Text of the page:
Counter-regulatory renin–angiotensin system in cardiovascular disease
The non-canonical axis of the renin-angiotensin system (RAS) has an important role in cardiovascular physiology and disease. In this Review, Ocaranza and colleagues discuss the interplay between components of the counter-regulatory RAS and the therapeutic potential of targeting this system to treat cardiovascular disease. The renin-angiotensin system is an important component of the cardiovascular system. Mounting evidence suggests that the metabolic products of angiotensin I and II - initially thought to be biologically inactive - have key roles in cardiovascular physiology and pathophysiology. This non-canonical axis of the renin-angiotensin system consists of angiotensin 1-7, angiotensin 1-9, angiotensin-converting enzyme 2, the type 2 angiotensin II receptor (AT(2)R), the proto-oncogene Mas receptor and the Mas-related G protein-coupled receptor member D. Each of these components has been shown to counteract the effects of the classical renin-angiotensin system. This counter-regulatory renin-angiotensin system has a central role in the pathogenesis and development of various cardiovascular diseases and, therefore, represents a potential therapeutic target. In this Review, we provide the latest insights into the complexity and interplay of the components of the non-canonical renin-angiotensin system, and discuss the function and therapeutic potential of targeting this system to treat cardiovascular disease.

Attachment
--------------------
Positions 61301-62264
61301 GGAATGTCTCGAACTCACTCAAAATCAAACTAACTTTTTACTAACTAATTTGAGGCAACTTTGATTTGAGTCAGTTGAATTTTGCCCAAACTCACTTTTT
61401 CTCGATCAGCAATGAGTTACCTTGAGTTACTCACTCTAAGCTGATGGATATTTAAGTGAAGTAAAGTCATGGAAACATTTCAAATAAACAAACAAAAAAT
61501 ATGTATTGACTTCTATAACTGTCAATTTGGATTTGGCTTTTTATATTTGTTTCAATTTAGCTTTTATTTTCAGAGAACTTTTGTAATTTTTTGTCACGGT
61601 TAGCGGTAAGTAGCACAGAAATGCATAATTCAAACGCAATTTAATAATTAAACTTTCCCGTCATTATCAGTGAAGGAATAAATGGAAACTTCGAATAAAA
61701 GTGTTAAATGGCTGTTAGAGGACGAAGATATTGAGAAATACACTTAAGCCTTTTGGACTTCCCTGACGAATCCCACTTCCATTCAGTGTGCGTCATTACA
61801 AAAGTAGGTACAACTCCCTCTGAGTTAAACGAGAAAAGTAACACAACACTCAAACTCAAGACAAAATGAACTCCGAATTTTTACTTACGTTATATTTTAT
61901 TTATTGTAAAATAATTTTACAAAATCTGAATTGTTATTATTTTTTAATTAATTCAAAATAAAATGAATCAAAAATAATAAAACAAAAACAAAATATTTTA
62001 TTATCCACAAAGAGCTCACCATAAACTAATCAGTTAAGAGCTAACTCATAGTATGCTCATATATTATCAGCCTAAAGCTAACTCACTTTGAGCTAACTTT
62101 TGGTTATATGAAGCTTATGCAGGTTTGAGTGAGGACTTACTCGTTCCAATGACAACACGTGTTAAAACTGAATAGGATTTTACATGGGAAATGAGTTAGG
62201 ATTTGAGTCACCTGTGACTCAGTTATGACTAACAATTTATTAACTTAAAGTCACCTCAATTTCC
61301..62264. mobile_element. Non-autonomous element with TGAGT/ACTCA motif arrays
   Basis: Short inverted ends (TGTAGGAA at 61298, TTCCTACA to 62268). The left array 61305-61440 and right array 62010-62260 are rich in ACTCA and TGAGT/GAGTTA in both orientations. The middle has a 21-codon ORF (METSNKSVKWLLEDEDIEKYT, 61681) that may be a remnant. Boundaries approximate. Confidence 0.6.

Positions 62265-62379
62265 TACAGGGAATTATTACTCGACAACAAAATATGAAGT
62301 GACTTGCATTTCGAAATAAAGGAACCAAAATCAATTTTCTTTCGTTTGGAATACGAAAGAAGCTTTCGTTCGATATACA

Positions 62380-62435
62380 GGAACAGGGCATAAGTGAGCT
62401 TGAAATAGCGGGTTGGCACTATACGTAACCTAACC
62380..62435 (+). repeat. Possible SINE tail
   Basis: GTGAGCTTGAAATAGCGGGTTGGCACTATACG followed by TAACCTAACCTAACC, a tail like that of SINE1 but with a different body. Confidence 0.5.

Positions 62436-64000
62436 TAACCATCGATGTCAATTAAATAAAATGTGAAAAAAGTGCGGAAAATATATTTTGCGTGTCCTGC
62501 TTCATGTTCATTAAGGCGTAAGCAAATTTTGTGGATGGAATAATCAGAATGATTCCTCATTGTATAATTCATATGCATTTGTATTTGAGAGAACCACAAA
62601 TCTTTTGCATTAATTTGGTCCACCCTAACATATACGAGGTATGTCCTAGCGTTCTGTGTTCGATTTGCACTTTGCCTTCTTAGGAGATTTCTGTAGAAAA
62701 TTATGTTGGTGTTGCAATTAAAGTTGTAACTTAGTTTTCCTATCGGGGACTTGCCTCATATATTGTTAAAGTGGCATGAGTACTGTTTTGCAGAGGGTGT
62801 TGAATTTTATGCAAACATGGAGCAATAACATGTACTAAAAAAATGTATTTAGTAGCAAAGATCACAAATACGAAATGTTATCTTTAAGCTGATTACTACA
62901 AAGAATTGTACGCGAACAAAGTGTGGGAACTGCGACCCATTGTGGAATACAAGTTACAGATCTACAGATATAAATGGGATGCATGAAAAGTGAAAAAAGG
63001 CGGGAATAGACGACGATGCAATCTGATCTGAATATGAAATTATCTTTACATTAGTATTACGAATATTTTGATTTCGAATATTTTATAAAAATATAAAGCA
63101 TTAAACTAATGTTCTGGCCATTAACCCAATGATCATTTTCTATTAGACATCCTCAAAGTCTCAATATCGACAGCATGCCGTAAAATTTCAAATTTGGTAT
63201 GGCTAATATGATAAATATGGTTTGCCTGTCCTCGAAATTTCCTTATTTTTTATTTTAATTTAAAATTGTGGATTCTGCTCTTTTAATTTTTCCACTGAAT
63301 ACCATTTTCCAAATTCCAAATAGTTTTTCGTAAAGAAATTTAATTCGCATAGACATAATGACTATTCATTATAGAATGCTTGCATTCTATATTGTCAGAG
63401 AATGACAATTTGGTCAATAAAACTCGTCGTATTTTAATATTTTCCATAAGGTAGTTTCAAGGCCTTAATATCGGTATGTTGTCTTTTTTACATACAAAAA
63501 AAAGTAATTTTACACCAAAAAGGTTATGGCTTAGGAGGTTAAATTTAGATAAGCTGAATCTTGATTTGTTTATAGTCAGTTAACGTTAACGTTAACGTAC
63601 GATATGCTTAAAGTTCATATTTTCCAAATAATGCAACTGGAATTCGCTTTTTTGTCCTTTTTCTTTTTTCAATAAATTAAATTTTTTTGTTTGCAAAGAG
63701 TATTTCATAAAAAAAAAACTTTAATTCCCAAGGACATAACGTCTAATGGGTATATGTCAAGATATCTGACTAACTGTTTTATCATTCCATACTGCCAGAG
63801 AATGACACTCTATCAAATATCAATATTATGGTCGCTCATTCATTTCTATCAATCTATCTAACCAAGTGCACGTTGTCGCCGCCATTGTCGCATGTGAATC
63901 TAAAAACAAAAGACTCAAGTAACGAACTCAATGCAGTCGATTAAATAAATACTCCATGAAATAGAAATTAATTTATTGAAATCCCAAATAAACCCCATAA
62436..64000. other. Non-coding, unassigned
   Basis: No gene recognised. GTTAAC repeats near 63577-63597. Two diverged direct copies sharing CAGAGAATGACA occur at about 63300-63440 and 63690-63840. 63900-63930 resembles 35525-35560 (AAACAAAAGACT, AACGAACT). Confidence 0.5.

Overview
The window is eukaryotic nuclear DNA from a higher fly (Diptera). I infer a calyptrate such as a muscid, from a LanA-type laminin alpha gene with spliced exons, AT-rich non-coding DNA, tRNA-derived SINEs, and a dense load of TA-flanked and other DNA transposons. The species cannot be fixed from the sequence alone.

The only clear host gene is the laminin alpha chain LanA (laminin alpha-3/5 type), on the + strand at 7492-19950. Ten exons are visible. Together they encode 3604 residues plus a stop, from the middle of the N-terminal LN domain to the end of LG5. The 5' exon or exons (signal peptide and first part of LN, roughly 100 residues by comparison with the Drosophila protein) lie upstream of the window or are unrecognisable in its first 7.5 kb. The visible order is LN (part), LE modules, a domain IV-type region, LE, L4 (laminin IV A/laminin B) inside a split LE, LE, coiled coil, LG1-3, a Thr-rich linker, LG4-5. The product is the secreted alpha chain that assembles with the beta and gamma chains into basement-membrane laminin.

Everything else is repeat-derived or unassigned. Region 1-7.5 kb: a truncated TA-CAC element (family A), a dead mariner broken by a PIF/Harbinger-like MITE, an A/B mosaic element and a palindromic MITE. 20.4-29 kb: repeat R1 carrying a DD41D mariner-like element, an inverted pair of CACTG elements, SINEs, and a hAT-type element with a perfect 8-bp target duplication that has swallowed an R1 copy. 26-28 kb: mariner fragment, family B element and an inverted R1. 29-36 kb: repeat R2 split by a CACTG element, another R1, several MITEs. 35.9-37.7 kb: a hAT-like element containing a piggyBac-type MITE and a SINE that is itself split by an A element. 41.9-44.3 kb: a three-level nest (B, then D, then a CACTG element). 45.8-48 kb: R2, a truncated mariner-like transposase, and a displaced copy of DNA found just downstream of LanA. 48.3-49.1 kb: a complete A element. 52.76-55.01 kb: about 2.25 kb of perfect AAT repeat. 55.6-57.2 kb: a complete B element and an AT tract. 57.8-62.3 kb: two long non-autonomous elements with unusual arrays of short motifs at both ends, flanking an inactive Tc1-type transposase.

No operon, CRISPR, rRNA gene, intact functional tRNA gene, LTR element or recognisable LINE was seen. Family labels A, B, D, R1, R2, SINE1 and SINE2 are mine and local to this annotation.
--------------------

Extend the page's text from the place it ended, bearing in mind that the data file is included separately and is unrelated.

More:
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|Counter-regulatory renin-angiotensin system in cardiovascular disease
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|Counter-regulatory renin–angiotensin system in cardiovascular disease
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